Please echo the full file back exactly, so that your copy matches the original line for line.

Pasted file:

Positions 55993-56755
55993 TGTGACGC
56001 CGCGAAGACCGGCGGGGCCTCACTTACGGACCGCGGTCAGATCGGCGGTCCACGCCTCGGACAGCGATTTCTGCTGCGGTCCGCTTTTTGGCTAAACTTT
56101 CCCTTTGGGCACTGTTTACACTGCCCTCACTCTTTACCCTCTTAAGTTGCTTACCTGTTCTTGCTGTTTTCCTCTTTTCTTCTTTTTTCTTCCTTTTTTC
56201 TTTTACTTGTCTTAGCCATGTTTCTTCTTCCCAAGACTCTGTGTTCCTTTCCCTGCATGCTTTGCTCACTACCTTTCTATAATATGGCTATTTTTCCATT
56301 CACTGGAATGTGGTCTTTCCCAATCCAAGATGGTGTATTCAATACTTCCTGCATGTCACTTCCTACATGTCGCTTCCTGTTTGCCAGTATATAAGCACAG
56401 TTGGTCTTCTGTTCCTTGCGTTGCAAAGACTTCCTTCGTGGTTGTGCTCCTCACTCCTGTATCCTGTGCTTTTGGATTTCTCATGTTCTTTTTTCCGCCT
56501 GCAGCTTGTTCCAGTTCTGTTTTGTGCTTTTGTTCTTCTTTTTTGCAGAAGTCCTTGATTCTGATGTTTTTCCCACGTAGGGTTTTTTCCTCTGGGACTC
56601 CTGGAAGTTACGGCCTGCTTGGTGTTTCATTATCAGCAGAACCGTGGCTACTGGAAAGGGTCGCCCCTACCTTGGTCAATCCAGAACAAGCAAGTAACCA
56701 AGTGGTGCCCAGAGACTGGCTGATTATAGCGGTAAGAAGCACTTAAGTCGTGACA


Positions 55993-56755
55993 TGTGACGC
56001 CGCGAAGACCGGCGGGGCCTCACTTACGGACCGCGGTCAGATCGGCGGTCCACGCCTCGGACAGCGATTTCTGCTGCGGTCCGCTTTTTGGCTAAACTTT
56101 CCCTTTGGGCACTGTTTACACTGCCCTCACTCTTTACCCTCTTAAGTTGCTTACCTGTTCTTGCTGTTTTCCTCTTTTCTTCTTTTTTCTTCCTTTTTTC
56201 TTTTACTTGTCTTAGCCATGTTTCTTCTTCCCAAGACTCTGTGTTCCTTTCCCTGCATGCTTTGCTCACTACCTTTCTATAATATGGCTATTTTTCCATT
56301 CACTGGAATGTGGTCTTTCCCAATCCAAGATGGTGTATTCAATACTTCCTGCATGTCACTTCCTACATGTCGCTTCCTGTTTGCCAGTATATAAGCACAG
56401 TTGGTCTTCTGTTCCTTGCGTTGCAAAGACTTCCTTCGTGGTTGTGCTCCTCACTCCTGTATCCTGTGCTTTTGGATTTCTCATGTTCTTTTTTCCGCCT
56501 GCAGCTTGTTCCAGTTCTGTTTTGTGCTTTTGTTCTTCTTTTTTGCAGAAGTCCTTGATTCTGATGTTTTTCCCACGTAGGGTTTTTTCCTCTGGGACTC
56601 CTGGAAGTTACGGCCTGCTTGGTGTTTCATTATCAGCAGAACCGTGGCTACTGGAAAGGGTCGCCCCTACCTTGGTCAATCCAGAACAAGCAAGTAACCA
56701 AGTGGTGCCCAGAGACTGGCTGATTATAGCGGTAAGAAGCACTTAAGTCGTGACA